I know Donald Trump is a big fan of Andrew Jackson, a president who was autocratic, authoritarian, paternalistic, xenophobic and an unapologetic supporter of slavery. I also know, though, that my grandmother, Big Mama, was fond of saying, “Even a broken clock is right twice a day.” What she meant was: There’s some good in the worst of us and some evil in the best of us, so we should try hard not to judge people by their worst deeds.
Jackson and Trump put Big Mama’s advice and admonition to the test — shrinking citizens' rights rather than expanding them, blurring the line between nationalism and patriotism, craving greater personal and presidential power rather than returning it to the people, and appointing family and friends to positions of authority without proper regard to their qualifications. Jackson and Trump, then and now: our most selfish citizens.
Yet their worst deeds do not absolve us. Though they do reveal a blind spot we share: We always talk about the rights of citizens, but never quite get around to the responsibilities.
In times of selfish leaders, we must remember Supreme Court Justice Louis Brandeis' declaration that “the most important [political] office... is that of [the] private citizen." And in times when those leaders threaten our livelihoods, we must simultaneously remember the French philosopher Jean-Paul Sartre writing that to be an honest citizen, one must be afraid.
Together, all of this raises a question: As American citizens — and therefore as office holders ourselves — what do we do with the fear that we now feel?
To my mind, there are five things to focus and act on:
Make sure that your definition of citizenship doesn’t begin and end with voting. Yes, voting is our most precious right as citizens. But for some of us, even that right still has to be protected in the era of Donald Trump and Attorney General Jeff Sessions. Each of us must accept that the kind of government we want depends on what kind of citizens we intend to be after we’ve cast our ballots.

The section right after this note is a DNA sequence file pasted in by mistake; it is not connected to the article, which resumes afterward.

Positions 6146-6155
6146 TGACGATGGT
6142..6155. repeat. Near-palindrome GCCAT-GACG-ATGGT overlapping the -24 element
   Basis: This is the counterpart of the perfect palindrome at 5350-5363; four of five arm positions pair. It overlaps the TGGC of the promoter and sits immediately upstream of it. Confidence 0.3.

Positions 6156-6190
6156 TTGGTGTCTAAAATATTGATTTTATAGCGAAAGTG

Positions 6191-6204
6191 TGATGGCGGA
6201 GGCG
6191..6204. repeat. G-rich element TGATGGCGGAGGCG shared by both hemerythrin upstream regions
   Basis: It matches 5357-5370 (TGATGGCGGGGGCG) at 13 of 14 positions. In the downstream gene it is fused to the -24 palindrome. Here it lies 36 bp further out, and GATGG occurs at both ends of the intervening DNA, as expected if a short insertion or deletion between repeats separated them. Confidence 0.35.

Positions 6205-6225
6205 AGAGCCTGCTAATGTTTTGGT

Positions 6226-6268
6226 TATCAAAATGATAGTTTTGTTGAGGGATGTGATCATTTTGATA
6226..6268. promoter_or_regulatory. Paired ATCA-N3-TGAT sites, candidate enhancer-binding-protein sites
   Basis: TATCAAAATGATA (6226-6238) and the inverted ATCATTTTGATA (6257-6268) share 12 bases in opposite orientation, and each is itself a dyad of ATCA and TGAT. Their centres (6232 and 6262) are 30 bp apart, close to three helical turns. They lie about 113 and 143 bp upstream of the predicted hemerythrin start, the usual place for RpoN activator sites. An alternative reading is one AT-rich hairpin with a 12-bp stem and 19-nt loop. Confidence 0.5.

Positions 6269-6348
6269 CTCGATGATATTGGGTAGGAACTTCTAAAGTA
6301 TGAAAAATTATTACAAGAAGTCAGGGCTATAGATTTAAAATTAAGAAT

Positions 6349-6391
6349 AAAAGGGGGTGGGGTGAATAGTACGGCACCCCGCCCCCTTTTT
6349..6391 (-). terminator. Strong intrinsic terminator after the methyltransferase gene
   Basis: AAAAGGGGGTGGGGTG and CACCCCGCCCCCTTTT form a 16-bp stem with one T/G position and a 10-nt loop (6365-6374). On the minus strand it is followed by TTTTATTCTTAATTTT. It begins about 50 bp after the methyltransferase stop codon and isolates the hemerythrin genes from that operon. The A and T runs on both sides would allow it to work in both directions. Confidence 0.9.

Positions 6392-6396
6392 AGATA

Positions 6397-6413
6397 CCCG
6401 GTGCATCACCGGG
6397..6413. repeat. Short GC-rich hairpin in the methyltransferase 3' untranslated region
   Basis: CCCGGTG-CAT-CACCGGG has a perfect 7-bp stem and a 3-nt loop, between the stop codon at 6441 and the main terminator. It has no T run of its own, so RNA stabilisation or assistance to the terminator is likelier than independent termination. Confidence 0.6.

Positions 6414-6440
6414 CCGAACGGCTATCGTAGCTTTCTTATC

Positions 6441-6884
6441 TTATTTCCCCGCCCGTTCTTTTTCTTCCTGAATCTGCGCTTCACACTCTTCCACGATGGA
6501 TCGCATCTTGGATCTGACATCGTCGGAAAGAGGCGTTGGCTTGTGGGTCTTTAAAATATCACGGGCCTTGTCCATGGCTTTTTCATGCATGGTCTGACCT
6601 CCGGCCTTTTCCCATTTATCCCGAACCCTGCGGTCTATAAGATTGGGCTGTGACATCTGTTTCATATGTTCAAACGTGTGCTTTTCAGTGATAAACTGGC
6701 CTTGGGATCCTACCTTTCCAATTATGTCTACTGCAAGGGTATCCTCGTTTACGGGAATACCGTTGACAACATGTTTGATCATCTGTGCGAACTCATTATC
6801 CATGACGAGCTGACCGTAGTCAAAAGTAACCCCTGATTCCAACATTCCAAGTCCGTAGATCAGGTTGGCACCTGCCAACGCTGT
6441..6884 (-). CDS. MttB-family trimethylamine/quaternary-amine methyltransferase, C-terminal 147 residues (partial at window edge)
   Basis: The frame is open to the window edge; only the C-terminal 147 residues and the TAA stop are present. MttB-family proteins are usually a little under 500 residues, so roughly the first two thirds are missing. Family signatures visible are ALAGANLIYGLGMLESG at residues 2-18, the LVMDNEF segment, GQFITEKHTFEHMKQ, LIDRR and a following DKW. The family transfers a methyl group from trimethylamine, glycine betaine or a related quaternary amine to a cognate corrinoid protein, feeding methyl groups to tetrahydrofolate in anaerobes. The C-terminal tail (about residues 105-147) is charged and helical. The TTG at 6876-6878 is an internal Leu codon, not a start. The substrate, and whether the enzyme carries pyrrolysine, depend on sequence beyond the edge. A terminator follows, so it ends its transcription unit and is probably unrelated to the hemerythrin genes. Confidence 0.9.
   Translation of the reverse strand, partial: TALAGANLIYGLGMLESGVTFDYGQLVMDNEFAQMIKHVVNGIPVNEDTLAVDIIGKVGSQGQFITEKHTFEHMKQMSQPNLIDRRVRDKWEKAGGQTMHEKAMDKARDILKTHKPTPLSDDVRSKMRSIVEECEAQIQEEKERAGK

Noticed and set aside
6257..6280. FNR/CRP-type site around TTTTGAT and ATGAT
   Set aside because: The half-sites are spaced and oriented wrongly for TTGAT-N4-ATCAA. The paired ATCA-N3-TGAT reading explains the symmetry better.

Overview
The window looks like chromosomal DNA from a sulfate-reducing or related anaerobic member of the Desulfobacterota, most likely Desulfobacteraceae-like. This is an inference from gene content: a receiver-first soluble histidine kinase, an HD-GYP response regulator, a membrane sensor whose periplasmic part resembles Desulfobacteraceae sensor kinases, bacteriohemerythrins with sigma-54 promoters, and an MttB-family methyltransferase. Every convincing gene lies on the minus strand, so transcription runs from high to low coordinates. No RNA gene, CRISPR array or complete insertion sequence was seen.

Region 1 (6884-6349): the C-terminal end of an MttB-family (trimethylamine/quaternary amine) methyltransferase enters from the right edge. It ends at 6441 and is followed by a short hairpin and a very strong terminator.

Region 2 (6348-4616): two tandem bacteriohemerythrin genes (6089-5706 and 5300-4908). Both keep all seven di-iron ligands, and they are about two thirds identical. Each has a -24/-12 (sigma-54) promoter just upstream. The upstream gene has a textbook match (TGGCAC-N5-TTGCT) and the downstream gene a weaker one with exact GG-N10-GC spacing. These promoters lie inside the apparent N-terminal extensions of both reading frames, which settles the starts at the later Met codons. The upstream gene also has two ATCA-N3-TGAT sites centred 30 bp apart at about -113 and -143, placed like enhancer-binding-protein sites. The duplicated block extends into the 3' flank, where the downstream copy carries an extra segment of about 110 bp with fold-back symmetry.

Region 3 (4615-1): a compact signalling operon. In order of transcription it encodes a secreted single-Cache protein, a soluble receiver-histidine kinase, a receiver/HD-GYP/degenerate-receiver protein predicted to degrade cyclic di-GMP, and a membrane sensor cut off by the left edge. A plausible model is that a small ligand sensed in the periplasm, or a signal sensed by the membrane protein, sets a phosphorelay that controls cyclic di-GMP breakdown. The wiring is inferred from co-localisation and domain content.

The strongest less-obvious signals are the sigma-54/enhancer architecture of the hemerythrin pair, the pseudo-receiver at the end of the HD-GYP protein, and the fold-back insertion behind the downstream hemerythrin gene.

Make sure that your definition of citizenship includes understanding and empathy for the plight of other fellow citizens. Our destiny as a nation is inextricably linked together. You will never experience the fullness of your own humanity if you cannot respect and revel in the humanity of all others.
Make sure that your definition of citizenship doesn’t diminish or consign others to second-class citizen status, especially those who are already living in communities wrestling with third-world conditions. If freedom was a commodity that only money could buy, the rich would live and the poor would die. Our democracy either works for all of us, or it works for none of us. In which case, we ought to stop lying to ourselves about living in a democracy, and just call it what it is — an oligarchy, a plutocracy.
Make sure that your definition of citizenship isn’t just about resist, but also about resolve. I’m all for resisting that which I am against, but I also resolve to advance an agenda of what I’m for, and to fight for what I believe. Right now, America needs visionaries, not mercenaries.
Finally, make sure that your definition of citizenship is also accompanied by a dream. A dream of what our nation can become at its best. We have to imagine the America that we want to live in, and, while refusing to surrender our agency to be outraged, we must align our vision with our values and strive to turn our vulnerabilities into victories.